The Dutch Dialogues gave New Orleans stakeholders a framework for constructive discussion, and brought disparate parties to the table to create synergies that otherwise wouldn’t occur, says Waggonner. In addition, Waggonner set an intergenerational element to the discussions so younger professionals and university students could participate in the process and integrate that philosophy into their work ethic as they advance in their careers.

 

“We have an effective network now,” says Waggonner. “The work transcends the competitive. No one is making money doing this, including the Dutch participants. We’re constantly learning from each other.”

“In the Netherlands, they learned how to embrace the water and its deltas, and live with it in a smart way that’s less likely to put them under water.”

– David Waggonner

A new radical plan for water management in New Orleans

 

Since the Dutch Dialogues, Waggonner and others have been working hard at coming up with funding for designing new plans for water management, and even larger pots of money that will be necessary to implement any of the design ideas that are approved.

 

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In 2010, state and federal funds were allocated to Waggonner and Ball to lead a team of local and international water management experts to develop a Greater New Orleans Urban Water Plan. The in-depth plan, “Living with Water,” calls for a radically different game plan for how water should be incorporated into the city’s infrastructure.

 

Taking a completely different tack, the Living with Water plan recommends designing a new system within the levees that doesn’t automatically eject the water when it rains. Instead, the new ideas focus on rethinking the use of water and integrating it more into the fabric of the city.

 

“We want to make New Orleans consciously a water city by using surface water in the landscape,” says Waggonner. “In Louisiana, water has not been something we valued and we want to change that. Our new paradigm regarding water is to drain it, store it, and use it when we need it.”

 

These designs are intended to first promote safety for residents, but also establish amenities that improve the quality of life by living close to water. For example, one component of the plan reworks the canals, which currently are walled in, aesthetically unpleasing, and mostly hidden from residents, explains Waggonner. They’re used primarily as a place to push water away from residents. The new plan calls for a flattening of the canal walls, cleaning up the water, and making the edges of the canals more like a promenade for residents and visitors to have a place for walking and communing with the natural environment, he says. “What we’re trying to do is get people not to turn their backs to the water’s edge but to embrace it.”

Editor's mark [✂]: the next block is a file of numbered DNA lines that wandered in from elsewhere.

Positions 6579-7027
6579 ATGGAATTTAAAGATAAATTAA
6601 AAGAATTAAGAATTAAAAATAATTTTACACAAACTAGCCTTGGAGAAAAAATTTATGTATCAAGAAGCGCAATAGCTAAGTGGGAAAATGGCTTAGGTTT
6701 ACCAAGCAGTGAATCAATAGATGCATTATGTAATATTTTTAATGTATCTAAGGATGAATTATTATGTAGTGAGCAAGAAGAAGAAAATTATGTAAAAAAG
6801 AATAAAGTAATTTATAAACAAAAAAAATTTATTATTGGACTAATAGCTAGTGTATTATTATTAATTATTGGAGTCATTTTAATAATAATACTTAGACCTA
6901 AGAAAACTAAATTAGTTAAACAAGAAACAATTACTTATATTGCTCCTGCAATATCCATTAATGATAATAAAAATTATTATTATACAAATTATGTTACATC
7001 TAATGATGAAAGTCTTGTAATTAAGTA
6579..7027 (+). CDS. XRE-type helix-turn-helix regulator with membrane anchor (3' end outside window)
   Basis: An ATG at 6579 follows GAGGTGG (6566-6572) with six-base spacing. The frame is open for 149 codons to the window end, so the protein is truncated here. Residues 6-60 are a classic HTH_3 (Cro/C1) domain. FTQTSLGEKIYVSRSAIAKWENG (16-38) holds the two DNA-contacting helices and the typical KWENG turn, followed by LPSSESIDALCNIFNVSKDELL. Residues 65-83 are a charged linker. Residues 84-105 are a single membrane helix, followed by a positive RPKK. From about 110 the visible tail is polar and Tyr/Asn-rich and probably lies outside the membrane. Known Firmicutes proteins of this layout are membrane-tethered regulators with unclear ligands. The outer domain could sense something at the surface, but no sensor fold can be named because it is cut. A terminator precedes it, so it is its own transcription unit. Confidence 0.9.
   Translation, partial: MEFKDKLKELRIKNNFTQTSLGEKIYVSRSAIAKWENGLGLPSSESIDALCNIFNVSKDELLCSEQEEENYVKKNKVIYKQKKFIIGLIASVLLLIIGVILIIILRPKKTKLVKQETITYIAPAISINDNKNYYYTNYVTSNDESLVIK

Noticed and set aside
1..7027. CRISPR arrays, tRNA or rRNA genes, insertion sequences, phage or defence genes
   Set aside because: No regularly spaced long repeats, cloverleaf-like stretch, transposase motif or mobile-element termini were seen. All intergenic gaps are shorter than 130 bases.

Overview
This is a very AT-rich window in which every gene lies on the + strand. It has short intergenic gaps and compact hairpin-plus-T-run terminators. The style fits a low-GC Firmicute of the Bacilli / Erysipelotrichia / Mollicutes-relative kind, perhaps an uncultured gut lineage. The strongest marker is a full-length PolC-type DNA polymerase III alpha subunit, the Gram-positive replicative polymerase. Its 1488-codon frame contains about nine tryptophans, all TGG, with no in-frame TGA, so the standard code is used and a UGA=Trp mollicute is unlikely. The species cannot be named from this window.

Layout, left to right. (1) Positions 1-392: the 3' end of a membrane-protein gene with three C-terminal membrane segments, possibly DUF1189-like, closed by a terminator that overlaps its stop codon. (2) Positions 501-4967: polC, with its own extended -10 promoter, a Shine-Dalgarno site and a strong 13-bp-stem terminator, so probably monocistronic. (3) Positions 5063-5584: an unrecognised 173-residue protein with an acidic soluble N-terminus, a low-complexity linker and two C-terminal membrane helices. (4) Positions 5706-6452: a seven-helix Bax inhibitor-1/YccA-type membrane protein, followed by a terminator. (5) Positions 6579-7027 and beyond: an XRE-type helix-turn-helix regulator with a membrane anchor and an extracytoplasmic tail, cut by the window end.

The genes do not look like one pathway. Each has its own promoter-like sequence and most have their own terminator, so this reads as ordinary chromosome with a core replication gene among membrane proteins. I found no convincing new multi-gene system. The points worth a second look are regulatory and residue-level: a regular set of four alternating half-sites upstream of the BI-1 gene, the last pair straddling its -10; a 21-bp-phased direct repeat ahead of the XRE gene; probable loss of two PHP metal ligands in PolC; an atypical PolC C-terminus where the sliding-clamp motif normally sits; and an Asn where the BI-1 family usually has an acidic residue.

To illustrate those ideas, Ball created a wonderful series of drawings that are intended to foster buy-in from the community because they’ll be able to visualize how these canals can transform their surroundings and draw tourists to the region, much like the High Line transformation did in New York City, he says.

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“We were hired to do this study, but it took longer and cost more than any of us thought because it was very exhaustive and grounded in science,” notes Ball. “We’re hoping funding will come soon so this project can start.”   As of late summer, city officials and others were working on tapping potential funding sources, including the federal Rebuild by Design program, which was created as an initiative of the President’s Hurricane Sandy Rebuilding Task Force and the U.S. Department of Housing and Urban Development in 2013.

 

Waggonner, a natural leader, great networker, and sincere cheerleader for the city, was the best choice to head up the New Orleans team that collaborated with the Dutch in the workshops, concludes Morris. Aside from his fierce determination to rethink the fundamentals of water’s role within New Orleans, Waggonner knew how to tap the right experts for the local team.

 

“He told me there were people in New Orleans who were skeptical or were too busy to participate,” recalls Morris. “But David has a strong commitment to the city, he doesn’t give up easily, and adversity won’t stop him. The Dutch participants couldn’t succeed without the true local knowledge and participation that David brought together.”

Dutch Dialogues Beyond New Orleans

 

Since its inception in New Orleans, the Dutch Dialogues process has taken on a life of its own in the U.S. and elsewhere. Both Waggonner and Morris participated in a Miami workshop in August that assembled many local players to discuss how to build a team for addressing water issues. The first formal Dutch Dialogues are expected to begin there next year.

 

Indeed, many believe the principles and framework adopted by the federal government’s Rebuild by Design program after Hurricane Sandy was modeled after the Dutch Dialogues format.